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Does the Fairness Doctrine need to be reinstated?
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To the editor:

The Great Bend Tribune published a column several months ago by Rick Manieri, a journalism professor and author, called “What’s news? It just depends on who you ask.” News has changed since Ronald Reagan’s FCC (Federal Communications Commission) abolished the Fairness Doctrine which, since 1949, required broadcasters holding a FCC-issued public license for radio and TV stations to: a) devote some of their programing to controversial issues of public importance and b) allow the airing of opposing views on those issues. However, the policy was discontinued in 1985 under the Reagan administration who felt the policy violated the First Amendment (there shall be no law abridging the freedom of speech or the press, etc.).

The theory behind the Fairness Doctrine is that as long as public airwaves are being used, no one side should have total control over the airwaves. However, there has been a rise in privately owned and privately funded radio and TV channels as well as cable, satellite, and streaming providers. They may not be covered by the old Fairness Doctrine if it were reinstated.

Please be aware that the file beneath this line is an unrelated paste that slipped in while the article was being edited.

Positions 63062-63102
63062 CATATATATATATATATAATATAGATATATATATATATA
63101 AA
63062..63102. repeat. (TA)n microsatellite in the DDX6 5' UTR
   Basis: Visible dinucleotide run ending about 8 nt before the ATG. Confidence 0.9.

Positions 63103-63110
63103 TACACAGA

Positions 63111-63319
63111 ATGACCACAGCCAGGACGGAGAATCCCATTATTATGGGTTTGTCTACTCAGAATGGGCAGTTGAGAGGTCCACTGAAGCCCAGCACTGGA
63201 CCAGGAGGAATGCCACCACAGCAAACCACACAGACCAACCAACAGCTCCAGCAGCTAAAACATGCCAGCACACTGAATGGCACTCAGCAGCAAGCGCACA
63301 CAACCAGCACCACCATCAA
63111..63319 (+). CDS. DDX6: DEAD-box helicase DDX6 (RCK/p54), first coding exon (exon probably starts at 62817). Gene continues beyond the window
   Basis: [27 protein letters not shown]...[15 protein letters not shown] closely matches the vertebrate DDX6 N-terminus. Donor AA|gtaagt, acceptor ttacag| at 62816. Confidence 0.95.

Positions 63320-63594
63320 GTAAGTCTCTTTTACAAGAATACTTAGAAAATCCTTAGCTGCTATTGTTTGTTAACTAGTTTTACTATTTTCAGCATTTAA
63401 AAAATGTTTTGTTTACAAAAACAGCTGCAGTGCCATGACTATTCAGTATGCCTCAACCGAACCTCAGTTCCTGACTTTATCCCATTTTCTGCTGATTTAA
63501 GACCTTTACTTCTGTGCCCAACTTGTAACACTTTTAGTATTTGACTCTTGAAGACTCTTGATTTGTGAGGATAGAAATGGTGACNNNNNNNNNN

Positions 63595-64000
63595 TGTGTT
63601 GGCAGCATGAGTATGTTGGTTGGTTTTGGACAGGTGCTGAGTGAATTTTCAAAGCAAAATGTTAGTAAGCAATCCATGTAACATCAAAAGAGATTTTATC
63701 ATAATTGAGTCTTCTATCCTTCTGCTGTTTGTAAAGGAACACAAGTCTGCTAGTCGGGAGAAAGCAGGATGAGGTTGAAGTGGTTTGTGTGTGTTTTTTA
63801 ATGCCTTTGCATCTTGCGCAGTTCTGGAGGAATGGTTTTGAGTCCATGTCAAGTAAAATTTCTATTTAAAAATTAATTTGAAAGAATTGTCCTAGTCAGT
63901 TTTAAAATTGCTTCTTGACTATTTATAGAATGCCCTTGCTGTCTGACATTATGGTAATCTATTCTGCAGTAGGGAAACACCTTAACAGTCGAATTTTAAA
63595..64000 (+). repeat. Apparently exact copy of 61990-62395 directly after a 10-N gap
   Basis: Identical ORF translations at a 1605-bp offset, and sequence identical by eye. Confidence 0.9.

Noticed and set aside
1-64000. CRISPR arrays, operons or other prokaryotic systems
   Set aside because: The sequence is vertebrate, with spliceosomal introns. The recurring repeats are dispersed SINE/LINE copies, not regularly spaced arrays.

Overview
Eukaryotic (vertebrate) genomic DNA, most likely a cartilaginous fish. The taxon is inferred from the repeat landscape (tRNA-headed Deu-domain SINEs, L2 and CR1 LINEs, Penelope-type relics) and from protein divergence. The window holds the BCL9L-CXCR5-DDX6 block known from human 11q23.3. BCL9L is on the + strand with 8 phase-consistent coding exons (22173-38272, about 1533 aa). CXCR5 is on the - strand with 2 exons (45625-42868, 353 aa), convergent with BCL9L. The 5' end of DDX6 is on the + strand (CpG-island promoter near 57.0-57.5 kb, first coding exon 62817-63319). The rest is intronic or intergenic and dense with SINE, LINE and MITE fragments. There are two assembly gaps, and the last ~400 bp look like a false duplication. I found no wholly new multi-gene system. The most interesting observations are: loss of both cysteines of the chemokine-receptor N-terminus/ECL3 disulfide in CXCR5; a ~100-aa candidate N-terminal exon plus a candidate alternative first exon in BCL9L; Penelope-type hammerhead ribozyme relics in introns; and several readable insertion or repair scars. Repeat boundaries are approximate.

The Fairness Doctrine remains a suspended policy, but some say it is now more necessary than ever due to the proliferation of talk radio, which many think tends to lean toward the mainly conservative side. Many are now calling for a new Fairness Doctrine. If enacted, it may force radio stations, and even some television stations, to carry programming giving another side of the political philosophy.

So, what one calls news depends on which public or private radio or TV channel is listened to or watched. Remember to consider that there is more than one side to an issue and to use your critical thinking skills; the objective analysis and evaluation of an issue to form a judgment.

Janice Walker

Great Bend